Although at the end of World War II, the retreating German forces blew up all the bridges in Budapest, they have all been rebuilt essentially in their original form.

The Margaret Bridge gives access to the southern portion of Margaret Island (Margitsziget).

The  Chain Bridge is Budapest’s first permanent stone bridge. Built at the instigation of Count István Széchenyi, who first proposed such a bridge in 1832, it was finally constructed between 1842 and 1849. It was based on the design of William Tierney Clark, and erected under the supervision of Adam Clark – both Englishmen.

Danube Bridges in Budapest
Danube Bridges in Budapest

The Elizabeth Bridge was rebuilt between 1961 and 1964, on the supports of the previously blown-up bridge – but utilising modern structural elements.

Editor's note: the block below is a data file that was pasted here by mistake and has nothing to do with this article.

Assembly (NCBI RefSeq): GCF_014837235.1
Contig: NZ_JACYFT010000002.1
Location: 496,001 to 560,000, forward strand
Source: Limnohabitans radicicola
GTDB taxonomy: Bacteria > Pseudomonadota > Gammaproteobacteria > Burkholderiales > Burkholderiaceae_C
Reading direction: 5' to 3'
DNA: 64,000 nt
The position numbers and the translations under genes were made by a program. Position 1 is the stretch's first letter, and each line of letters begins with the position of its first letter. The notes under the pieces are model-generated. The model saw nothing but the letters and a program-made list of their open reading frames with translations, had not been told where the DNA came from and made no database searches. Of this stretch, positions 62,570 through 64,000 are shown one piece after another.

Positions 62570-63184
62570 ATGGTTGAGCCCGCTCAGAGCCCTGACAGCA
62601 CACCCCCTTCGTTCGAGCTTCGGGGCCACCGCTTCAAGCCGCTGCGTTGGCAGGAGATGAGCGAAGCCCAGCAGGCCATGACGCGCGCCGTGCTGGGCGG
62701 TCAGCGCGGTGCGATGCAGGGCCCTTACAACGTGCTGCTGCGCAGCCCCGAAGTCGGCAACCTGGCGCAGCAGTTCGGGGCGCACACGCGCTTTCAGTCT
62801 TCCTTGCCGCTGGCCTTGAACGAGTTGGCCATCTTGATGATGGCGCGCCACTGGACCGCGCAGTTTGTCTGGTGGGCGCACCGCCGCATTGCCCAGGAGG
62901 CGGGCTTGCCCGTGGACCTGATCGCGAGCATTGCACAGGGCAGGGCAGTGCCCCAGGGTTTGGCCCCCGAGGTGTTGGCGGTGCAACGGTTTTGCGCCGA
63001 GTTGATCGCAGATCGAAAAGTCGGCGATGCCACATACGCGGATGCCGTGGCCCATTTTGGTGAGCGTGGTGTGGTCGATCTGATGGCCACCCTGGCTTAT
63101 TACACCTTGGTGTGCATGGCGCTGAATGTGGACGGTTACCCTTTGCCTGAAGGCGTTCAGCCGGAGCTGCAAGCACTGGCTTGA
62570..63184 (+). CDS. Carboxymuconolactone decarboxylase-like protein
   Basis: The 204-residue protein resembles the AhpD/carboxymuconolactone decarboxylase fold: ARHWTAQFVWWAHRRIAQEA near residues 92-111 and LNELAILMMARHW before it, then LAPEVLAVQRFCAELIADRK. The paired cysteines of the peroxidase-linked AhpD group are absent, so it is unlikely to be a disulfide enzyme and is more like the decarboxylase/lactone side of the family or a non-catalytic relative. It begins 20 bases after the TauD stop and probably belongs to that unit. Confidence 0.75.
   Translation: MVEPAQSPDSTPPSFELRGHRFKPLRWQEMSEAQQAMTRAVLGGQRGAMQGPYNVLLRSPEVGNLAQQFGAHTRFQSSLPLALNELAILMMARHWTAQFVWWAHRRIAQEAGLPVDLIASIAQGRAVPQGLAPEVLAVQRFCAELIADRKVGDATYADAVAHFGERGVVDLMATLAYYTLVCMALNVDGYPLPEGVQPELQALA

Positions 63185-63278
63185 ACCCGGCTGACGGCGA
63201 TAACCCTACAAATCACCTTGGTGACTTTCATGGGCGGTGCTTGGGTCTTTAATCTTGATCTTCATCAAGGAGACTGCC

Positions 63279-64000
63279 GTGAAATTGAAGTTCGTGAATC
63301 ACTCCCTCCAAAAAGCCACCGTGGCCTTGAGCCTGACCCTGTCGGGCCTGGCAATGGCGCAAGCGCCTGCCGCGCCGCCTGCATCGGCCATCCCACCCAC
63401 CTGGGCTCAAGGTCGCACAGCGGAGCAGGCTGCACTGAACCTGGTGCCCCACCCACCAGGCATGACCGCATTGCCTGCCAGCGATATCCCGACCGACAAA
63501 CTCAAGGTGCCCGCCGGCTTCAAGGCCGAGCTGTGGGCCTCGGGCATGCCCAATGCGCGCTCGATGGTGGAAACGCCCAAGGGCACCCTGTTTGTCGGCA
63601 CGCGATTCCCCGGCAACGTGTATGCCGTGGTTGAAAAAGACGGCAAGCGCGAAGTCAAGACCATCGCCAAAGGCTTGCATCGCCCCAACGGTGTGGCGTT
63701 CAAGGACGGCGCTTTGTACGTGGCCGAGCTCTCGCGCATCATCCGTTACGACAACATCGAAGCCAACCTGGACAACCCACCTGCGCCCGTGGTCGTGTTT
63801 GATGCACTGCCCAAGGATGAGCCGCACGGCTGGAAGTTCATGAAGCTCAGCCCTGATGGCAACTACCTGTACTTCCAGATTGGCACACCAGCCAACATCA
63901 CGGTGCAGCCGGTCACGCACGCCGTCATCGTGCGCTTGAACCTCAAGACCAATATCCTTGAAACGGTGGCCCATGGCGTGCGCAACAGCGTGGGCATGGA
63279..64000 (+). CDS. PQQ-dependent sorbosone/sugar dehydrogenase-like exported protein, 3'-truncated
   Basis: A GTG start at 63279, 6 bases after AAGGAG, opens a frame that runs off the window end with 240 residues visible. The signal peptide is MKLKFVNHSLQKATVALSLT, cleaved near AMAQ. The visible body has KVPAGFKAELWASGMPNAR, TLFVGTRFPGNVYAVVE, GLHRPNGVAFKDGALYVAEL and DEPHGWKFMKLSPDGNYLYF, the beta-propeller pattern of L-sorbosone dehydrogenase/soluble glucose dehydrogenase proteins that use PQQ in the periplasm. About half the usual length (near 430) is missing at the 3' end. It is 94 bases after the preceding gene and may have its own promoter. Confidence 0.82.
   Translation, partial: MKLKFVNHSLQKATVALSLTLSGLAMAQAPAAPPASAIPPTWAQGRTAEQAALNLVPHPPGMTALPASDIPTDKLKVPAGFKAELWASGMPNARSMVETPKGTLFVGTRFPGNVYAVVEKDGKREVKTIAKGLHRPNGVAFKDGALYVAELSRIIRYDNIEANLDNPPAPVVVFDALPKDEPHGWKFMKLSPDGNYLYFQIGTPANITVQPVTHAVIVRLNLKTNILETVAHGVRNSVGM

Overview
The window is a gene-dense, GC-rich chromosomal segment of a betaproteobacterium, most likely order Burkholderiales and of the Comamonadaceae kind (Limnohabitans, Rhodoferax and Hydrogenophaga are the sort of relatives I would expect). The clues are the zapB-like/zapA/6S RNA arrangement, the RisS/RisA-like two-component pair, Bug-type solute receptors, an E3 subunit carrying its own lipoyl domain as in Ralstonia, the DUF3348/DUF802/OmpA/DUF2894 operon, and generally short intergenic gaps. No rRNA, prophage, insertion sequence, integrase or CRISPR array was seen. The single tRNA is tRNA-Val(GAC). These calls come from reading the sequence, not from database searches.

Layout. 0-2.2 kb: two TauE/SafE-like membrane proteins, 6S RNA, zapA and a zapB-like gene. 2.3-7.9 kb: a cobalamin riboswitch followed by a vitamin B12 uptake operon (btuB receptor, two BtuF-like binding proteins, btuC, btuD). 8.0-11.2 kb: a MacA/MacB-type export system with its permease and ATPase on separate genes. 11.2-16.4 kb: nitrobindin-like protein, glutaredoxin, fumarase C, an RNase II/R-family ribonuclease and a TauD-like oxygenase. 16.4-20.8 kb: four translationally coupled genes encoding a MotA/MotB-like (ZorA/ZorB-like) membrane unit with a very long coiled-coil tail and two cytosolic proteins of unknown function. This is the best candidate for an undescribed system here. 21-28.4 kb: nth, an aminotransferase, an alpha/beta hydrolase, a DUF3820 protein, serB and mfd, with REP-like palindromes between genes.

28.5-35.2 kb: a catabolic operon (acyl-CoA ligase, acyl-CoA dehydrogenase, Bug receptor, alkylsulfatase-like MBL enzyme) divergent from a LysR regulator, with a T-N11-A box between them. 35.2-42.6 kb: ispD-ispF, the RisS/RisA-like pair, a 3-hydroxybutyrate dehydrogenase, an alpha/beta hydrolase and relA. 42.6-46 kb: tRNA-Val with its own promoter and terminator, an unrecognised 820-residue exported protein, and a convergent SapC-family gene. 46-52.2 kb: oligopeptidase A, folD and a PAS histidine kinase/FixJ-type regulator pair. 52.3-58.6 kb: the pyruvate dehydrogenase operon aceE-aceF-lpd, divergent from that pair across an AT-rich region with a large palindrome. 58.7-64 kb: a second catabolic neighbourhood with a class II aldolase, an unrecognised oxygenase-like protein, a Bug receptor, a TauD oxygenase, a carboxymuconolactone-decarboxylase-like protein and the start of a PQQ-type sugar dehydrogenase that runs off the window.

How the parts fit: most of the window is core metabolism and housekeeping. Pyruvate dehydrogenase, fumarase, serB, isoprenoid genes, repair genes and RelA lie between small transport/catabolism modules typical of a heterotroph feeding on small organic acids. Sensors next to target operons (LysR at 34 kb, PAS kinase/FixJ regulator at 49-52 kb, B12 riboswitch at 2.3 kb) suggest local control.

The  Liberty Bridge was the first bridge in Budapest to be rebuilt after World War II; its predecessor (named after Francis Joseph, the Emperor of the Austro-Hungarian Empire), was erected between 1894 and 1896 – in time for the Millennium celebrations.

Danube Bridges in Budapest
Danube Bridges in Budapest

Dohány Street Synagogue

The synagogue in Dohány Street is the largest one still functioning in Continental Europe. The use of two towers with onion-shaped domes, as an architectural feature in synagogues, was employed here for the first time in Hungary; it subsequently had a major influence on the evolution of synagogue architecture in the country regions. The plans for the synagogue were prepared by Ludwig Förster, a Viennese architect. The synagogue, built in a Romantic, Eastern style between1854 and 1859 – also incorporated Byzantine-Moorish elements. The most striking features of its exterior are the onion-domed towers and the decorative patterns of lace-like mouldings on its façade. The renovation of the synagogue was completed in 1988.